Would you like to share about the moment when you marched in the opening ceremony of the Pyeong Chang Winter Games as the flagbearer for your country? How was the feeling?
It was an incalculable emotion, because when we train for an Olympic sport, the dream is always to be able to represent your country in an Olympics, and when we are at the Olympic Games and you are still invited to be your country’s flag bearer at the opening ceremony of the Olympic Games, plays a movie in your head and makes all the effort and dedication to get there, worth it.
What practice looks like for you? Can you take us through your daily training sessions?
I have a periodization, to get in the best possible shape in competitions, which consists of strength training, speed and technical part, I do an our goal now is to invest in studies of materials and knowledge, biomechanics and aerodynamics, we are studying our blades to analyze performance in competition, injury prevention work with swimming pool, pilates and stretching to complete my preparation
Ever since Brazil’s maiden Olympic appearance, the Bobsleigh team has been constantly improving? How do you think the team can do better? Where do you see them at the end of this decade?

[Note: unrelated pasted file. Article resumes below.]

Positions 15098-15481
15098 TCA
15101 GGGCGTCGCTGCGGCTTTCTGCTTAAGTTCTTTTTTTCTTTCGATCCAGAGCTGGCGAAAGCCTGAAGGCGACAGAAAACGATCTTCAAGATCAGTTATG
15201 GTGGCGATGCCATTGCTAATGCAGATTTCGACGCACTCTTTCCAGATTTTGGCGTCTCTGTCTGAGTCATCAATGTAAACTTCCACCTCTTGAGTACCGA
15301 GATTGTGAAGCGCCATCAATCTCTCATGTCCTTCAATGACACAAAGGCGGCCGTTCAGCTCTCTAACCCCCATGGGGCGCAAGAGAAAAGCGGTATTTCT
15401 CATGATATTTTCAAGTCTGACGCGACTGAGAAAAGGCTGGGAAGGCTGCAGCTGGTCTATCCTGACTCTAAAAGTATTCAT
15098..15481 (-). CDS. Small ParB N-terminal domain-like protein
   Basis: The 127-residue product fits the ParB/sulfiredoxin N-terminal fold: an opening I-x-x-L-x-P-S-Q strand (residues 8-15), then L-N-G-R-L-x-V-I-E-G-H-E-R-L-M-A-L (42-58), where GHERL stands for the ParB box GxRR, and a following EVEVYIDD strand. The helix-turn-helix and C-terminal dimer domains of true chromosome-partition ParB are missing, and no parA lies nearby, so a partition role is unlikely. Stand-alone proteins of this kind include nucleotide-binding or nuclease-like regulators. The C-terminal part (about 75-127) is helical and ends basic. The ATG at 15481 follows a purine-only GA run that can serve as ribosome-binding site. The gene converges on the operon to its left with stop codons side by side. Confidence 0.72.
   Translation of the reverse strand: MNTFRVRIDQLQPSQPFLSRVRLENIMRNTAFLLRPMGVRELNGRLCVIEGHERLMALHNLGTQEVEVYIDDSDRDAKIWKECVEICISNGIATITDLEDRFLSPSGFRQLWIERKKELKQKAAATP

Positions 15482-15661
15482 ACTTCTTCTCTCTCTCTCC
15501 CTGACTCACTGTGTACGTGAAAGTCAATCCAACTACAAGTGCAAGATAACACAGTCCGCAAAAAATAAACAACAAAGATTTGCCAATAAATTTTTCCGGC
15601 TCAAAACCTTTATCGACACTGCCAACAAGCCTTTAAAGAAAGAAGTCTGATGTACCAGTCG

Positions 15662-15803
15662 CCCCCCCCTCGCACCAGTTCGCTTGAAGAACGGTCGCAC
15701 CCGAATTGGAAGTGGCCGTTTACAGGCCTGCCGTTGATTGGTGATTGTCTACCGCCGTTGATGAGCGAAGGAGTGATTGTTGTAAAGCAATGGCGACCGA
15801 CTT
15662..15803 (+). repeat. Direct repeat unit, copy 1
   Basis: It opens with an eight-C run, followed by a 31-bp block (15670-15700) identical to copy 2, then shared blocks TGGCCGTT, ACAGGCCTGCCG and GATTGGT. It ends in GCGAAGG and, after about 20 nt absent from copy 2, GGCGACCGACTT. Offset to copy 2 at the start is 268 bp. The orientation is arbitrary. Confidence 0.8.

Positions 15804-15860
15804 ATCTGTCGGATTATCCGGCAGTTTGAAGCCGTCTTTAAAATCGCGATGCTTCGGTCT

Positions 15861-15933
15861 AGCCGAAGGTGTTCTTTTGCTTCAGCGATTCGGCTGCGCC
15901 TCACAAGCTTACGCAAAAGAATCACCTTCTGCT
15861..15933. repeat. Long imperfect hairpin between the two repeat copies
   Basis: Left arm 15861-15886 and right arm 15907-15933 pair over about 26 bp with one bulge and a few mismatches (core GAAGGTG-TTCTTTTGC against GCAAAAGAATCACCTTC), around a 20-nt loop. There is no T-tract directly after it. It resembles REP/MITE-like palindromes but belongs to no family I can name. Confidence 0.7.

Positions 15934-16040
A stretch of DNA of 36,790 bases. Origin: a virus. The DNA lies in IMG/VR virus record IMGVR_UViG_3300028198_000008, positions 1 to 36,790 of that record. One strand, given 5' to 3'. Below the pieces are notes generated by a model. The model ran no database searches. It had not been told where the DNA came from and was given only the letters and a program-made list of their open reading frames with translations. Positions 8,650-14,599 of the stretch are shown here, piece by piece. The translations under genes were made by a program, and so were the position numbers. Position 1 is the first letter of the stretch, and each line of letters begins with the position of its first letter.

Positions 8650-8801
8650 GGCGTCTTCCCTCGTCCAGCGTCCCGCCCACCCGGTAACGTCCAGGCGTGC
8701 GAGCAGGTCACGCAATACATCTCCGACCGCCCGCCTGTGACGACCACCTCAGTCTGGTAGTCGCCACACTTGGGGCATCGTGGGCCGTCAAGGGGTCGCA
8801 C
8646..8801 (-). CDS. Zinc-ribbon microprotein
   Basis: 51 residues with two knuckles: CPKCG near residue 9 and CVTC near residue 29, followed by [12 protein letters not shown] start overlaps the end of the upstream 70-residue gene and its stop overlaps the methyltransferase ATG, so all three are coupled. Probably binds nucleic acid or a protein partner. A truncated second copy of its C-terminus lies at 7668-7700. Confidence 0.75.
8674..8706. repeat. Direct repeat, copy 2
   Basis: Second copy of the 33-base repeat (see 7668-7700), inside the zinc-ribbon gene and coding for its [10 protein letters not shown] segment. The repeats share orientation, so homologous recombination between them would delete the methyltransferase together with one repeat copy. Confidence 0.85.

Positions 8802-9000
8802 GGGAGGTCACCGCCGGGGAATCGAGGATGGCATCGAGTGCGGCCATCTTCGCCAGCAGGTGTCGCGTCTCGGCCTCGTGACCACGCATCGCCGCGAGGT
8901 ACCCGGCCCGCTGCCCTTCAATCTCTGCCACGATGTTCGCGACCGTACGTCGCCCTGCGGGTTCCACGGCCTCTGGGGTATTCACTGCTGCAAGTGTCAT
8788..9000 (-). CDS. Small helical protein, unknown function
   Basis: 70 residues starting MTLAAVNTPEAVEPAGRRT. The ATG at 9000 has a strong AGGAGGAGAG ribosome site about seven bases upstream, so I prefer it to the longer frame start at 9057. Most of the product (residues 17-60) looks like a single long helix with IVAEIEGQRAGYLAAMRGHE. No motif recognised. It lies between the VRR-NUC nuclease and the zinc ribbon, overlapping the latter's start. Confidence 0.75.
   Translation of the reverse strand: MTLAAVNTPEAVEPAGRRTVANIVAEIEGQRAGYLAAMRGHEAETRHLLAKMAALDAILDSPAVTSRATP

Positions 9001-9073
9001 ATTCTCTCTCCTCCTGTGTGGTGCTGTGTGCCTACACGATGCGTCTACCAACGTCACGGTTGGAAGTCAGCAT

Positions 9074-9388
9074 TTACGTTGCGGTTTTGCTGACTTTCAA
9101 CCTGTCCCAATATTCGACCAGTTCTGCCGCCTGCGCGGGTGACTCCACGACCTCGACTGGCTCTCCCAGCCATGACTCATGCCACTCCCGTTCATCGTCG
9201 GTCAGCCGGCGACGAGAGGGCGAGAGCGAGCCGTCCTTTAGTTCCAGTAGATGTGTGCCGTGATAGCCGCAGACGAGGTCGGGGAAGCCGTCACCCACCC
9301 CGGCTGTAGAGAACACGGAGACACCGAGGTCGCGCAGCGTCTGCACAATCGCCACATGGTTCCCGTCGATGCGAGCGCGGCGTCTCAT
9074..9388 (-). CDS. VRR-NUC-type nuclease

Our goal now is to invest in studies of materials and knowledge, biomechanics and aerodynamics, we are studying our blades to analyze performance in competition.
Can you tell us what was your highest moment? What was your absolute zenith moment in your life when you just felt absolutely high and on top of the world?
My most memorable moment was when I entered the stadium of my first Olympics, it was a very good feeling, because there I was making my dream come true, and the apogee was when we were America’s Cup bobsled champions, and I was the best pilot in the circuit.
What keeps you motivated through thick and thin? And how important is mental health for athletes in general?
What keeps me motivated is simply the desire to always be the best, and when that doesn’t happen, I try to keep my feet on the ground and analyze where the mistake was, and fix it for the next one. I find the concern with mental health very interesting, as we know that the better prepared the more difficult it will be for your opponent to beat you, and when it is well worked the results can be frightening.